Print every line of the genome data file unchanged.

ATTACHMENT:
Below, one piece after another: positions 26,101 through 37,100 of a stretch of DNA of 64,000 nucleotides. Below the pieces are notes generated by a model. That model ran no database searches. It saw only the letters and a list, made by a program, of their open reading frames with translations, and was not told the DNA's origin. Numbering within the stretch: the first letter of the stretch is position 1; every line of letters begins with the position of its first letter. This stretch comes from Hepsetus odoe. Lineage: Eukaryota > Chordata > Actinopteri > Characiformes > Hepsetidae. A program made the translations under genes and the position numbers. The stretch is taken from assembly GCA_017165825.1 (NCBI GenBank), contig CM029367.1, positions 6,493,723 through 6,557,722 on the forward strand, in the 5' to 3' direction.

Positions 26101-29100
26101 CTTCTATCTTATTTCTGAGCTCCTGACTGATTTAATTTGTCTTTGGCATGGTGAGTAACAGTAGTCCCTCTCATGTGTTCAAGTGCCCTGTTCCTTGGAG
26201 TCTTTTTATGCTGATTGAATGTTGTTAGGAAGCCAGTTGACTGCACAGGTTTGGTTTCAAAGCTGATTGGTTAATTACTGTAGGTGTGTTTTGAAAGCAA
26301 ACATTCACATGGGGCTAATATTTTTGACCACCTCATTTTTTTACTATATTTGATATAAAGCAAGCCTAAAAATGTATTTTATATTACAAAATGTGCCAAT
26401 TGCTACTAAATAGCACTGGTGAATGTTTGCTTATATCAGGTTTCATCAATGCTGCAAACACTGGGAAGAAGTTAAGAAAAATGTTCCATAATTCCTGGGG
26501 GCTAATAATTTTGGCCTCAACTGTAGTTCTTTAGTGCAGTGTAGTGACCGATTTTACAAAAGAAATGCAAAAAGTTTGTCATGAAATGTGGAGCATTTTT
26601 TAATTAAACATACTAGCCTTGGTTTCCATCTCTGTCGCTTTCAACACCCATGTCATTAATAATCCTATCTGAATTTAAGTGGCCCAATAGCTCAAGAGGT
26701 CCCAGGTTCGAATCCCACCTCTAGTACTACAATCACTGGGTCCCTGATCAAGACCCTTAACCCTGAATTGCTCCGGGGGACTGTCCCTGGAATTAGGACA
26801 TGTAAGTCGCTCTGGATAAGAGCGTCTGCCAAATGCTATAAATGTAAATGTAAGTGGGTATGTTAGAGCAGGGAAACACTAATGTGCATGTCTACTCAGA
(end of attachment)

Below, one piece after another: positions 26,101 through 37,100 of a stretch of DNA of 64,000 nucleotides. Below the pieces are notes generated by a model. That model ran no database searches. It saw only the letters and a list, made by a program, of their open reading frames with translations, and was not told the DNA's origin. Numbering within the stretch: the first letter of the stretch is position 1; every line of letters begins with the position of its first letter. This stretch comes from Hepsetus odoe. Lineage: Eukaryota > Chordata > Actinopteri > Characiformes > Hepsetidae. A program made the translations under genes and the position numbers. The stretch is taken from assembly GCA_017165825.1 (NCBI GenBank), contig CM029367.1, positions 6,493,723 through 6,557,722 on the forward strand, in the 5' to 3' direction.

Positions 26101-29100
26101 CTTCTATCTTATTTCTGAGCTCCTGACTGATTTAATTTGTCTTTGGCATGGTGAGTAACAGTAGTCCCTCTCATGTGTTCAAGTGCCCTGTTCCTTGGAG
26201 TCTTTTTATGCTGATTGAATGTTGTTAGGAAGCCAGTTGACTGCACAGGTTTGGTTTCAAAGCTGATTGGTTAATTACTGTAGGTGTGTTTTGAAAGCAA
26301 ACATTCACATGGGGCTAATATTTTTGACCACCTCATTTTTTTACTATATTTGATATAAAGCAAGCCTAAAAATGTATTTTATATTACAAAATGTGCCAAT
26401 TGCTACTAAATAGCACTGGTGAATGTTTGCTTATATCAGGTTTCATCAATGCTGCAAACACTGGGAAGAAGTTAAGAAAAATGTTCCATAATTCCTGGGG
26501 GCTAATAATTTTGGCCTCAACTGTAGTTCTTTAGTGCAGTGTAGTGACCGATTTTACAAAAGAAATGCAAAAAGTTTGTCATGAAATGTGGAGCATTTTT
26601 TAATTAAACATACTAGCCTTGGTTTCCATCTCTGTCGCTTTCAACACCCATGTCATTAATAATCCTATCTGAATTTAAGTGGCCCAATAGCTCAAGAGGT
26701 CCCAGGTTCGAATCCCACCTCTAGTACTACAATCACTGGGTCCCTGATCAAGACCCTTAACCCTGAATTGCTCCGGGGGACTGTCCCTGGAATTAGGACA
26801 TGTAAGTCGCTCTGGATAAGAGCGTCTGCCAAATGCTATAAATGTAAATGTAAGTGGGTATGTTAGAGCAGGGAAACACTAATGTGCATGTCTACTCAGA